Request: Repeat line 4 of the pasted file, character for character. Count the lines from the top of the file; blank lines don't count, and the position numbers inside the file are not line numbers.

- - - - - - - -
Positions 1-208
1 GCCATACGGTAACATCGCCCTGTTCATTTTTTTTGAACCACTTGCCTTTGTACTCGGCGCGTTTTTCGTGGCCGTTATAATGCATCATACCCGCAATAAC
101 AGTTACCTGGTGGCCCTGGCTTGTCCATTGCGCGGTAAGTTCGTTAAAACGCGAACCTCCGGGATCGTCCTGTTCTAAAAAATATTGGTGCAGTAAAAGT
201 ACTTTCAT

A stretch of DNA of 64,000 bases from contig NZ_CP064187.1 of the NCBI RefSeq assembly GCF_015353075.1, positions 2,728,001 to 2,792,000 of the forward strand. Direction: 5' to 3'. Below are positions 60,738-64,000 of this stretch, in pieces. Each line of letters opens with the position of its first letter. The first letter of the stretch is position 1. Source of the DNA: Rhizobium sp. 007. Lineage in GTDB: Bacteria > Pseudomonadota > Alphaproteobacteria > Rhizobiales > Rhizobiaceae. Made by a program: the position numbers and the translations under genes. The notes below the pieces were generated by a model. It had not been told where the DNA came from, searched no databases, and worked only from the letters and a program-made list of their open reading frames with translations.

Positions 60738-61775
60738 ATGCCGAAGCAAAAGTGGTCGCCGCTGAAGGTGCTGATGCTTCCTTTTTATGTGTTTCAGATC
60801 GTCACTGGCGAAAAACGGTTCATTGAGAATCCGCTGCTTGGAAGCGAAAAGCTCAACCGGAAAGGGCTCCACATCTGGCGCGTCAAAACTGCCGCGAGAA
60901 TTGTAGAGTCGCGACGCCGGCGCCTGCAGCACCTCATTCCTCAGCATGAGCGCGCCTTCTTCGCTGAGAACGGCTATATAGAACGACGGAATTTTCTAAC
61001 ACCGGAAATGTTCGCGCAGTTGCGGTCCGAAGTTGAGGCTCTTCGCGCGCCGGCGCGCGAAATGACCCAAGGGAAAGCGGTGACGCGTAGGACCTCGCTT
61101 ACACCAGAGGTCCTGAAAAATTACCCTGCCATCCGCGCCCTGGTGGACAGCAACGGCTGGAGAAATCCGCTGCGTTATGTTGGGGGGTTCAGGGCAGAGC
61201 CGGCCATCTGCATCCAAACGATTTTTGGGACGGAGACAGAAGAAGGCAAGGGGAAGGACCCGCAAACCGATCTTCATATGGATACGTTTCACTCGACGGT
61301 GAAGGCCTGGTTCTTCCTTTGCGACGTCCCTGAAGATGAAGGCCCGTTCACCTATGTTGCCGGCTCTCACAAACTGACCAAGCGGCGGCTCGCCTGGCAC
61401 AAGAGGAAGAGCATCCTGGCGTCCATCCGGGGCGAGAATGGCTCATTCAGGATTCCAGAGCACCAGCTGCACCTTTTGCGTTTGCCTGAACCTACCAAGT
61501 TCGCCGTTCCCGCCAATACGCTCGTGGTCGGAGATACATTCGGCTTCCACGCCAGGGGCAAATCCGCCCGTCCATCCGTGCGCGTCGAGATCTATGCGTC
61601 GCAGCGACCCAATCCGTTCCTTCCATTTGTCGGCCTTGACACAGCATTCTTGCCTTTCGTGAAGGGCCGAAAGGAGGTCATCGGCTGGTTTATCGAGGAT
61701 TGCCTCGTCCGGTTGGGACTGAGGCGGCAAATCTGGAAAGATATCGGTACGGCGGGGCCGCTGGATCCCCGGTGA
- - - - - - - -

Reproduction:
201 ACTTTCAT